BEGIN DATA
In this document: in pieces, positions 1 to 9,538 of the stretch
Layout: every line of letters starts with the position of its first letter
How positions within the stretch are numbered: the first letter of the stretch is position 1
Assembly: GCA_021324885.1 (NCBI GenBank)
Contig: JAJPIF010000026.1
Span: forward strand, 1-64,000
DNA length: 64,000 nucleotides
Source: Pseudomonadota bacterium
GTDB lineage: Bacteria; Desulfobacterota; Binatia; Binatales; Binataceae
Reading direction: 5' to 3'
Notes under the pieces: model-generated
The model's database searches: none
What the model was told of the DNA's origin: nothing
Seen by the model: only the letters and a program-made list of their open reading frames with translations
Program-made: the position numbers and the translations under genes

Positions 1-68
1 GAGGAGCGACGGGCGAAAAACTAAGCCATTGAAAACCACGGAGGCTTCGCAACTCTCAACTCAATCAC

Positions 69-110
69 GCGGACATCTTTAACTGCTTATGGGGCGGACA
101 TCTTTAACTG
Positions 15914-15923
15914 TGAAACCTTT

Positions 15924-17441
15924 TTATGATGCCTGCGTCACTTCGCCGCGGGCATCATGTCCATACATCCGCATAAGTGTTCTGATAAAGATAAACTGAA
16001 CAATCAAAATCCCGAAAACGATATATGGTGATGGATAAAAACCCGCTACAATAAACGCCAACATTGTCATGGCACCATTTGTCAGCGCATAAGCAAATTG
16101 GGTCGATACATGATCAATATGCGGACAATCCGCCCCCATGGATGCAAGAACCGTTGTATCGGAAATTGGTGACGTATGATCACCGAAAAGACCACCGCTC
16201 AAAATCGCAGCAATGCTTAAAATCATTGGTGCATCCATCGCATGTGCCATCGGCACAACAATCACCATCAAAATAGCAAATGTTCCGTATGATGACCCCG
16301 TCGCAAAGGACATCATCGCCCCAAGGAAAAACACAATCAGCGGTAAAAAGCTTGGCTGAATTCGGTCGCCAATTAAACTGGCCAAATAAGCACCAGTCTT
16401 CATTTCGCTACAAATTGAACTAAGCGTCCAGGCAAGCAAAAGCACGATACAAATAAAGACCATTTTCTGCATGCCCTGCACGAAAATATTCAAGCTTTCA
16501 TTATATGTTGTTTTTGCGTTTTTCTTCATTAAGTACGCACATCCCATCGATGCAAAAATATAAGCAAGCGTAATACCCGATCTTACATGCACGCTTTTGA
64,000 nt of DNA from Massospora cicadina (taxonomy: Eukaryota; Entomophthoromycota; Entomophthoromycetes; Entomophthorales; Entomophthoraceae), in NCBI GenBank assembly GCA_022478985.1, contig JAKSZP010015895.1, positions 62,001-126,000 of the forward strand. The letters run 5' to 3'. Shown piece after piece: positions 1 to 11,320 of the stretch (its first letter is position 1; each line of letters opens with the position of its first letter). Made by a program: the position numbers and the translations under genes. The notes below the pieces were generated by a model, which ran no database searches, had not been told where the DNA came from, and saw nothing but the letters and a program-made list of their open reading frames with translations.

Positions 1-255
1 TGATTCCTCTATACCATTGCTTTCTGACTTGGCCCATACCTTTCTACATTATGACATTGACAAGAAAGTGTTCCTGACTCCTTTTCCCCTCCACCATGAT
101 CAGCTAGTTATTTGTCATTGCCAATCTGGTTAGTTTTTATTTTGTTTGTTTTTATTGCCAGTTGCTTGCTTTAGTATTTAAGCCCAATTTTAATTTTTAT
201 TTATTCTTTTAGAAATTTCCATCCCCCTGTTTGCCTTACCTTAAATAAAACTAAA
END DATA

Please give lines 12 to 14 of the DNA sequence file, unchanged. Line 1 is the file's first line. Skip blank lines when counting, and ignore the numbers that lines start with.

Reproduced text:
The model's database searches: none
What the model was told of the DNA's origin: nothing
Seen by the model: only the letters and a program-made list of their open reading frames with translations